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Seven killed in floods after torrential downpours on Greek island

A woman walks between damaged cars following a storm at the village of Politika, on Evia island, northeast of Athens
A woman walks between damaged cars following a storm at the village of Politika, on Evia island, northeast of Athens Copyright Yorgos Karahalis/AP Photo
Copyright Yorgos Karahalis/AP Photo
By Michael Daventry
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Authorities in the Greek island of Evia say seven people have died and dozens remain trapped in their homes and cars after flash floods caused by a torrential downpour.


At least seven people including a baby and an elderly couple have died following flash flooding caused by torrential rain on the Greek island of Evia.

Many people had to be airlifted to safety after roads were flooded, and the fire department has received hundreds of calls to pump water from houses and vehicles.

One person is still missing and dozens of others remain trapped in their homes and cars.

"At night, at around 4 am, we heard this noise of the water coming down," said Maria, 85, who lives in the village of Politika, where a river burst through its banks and forced many residents to climb to the rooftops of their homes.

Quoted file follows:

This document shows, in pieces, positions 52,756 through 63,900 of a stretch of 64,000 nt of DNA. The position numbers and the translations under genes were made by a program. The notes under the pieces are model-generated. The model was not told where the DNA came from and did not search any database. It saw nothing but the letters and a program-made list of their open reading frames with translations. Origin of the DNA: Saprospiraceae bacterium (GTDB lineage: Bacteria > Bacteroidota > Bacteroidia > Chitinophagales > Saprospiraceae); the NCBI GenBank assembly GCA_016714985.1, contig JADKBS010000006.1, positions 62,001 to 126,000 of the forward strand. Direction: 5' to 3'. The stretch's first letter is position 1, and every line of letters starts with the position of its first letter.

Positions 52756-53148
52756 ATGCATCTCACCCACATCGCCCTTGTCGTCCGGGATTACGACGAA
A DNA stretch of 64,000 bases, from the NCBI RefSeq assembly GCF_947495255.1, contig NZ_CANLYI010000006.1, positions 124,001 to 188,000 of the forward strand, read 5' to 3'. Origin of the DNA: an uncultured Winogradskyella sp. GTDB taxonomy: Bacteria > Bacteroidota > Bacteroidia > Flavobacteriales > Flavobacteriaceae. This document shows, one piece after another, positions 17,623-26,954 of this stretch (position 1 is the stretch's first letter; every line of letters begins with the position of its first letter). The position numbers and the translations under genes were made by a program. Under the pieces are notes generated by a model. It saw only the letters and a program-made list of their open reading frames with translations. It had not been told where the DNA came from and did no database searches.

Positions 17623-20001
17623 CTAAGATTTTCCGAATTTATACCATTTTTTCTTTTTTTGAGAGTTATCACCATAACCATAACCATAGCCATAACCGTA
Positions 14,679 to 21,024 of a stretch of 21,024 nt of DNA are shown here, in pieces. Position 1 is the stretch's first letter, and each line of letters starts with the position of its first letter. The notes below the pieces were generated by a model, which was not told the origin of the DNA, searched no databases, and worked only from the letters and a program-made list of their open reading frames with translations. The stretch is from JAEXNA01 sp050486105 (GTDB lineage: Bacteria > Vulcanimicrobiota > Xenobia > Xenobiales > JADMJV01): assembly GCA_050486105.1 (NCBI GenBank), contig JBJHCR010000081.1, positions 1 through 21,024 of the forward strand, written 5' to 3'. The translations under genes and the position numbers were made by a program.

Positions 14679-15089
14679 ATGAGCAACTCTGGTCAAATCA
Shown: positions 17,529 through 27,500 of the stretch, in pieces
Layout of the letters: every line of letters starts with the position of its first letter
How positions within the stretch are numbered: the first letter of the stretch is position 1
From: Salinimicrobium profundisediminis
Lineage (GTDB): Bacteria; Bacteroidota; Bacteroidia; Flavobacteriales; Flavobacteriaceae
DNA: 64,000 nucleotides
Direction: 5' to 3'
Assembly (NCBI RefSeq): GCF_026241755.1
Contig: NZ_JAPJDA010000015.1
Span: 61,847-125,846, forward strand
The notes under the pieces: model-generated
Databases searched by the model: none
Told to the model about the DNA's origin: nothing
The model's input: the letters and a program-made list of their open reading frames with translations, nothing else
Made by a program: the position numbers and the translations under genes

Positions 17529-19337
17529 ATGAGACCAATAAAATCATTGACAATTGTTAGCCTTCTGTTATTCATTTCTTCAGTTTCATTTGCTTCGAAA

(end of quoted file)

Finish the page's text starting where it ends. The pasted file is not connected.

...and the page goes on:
She continued: "And then the river, the water, everything started to come into the house. We had to stand up on whatever we could in order not to drown."

Rainfall began on the island, which is northeast of Athens, on Saturday night accompanied by lightning and was much heavier than expected.

Nikos Hardalis, Greece's deputy minister of civil protection, said there had been 350 mm of rain in 24 hours — substantially higher than the 63 mm that was forecast. He said the damage caused by the storm was huge in certain areas of central Evia.

Prime Minister Kyriakos Mitsotakis is expected to visit the region on Monday.

Transport was widely disrupted. Firefighters said they came upon hundreds of dead sparrows after trees were hit by lightning.

Some locals criticised the authorities for not implementing the 112 emergency evacuation system to send a message to all mobile phone users urging them to leave their homes.

But Hardalis said: "If we had done this we would have had hundreds of deaths.

"The 112 emergency messaging system was in place, but when you have a phenomenon like this, you do not ask for any kind of evacuation. It may have cost hundreds of human lives."

Extreme weather is not uncommon in Greece, where 24 people were killed when flash floods hit the town of Mandra west of Athens in November 2017.

Additional sources • AP

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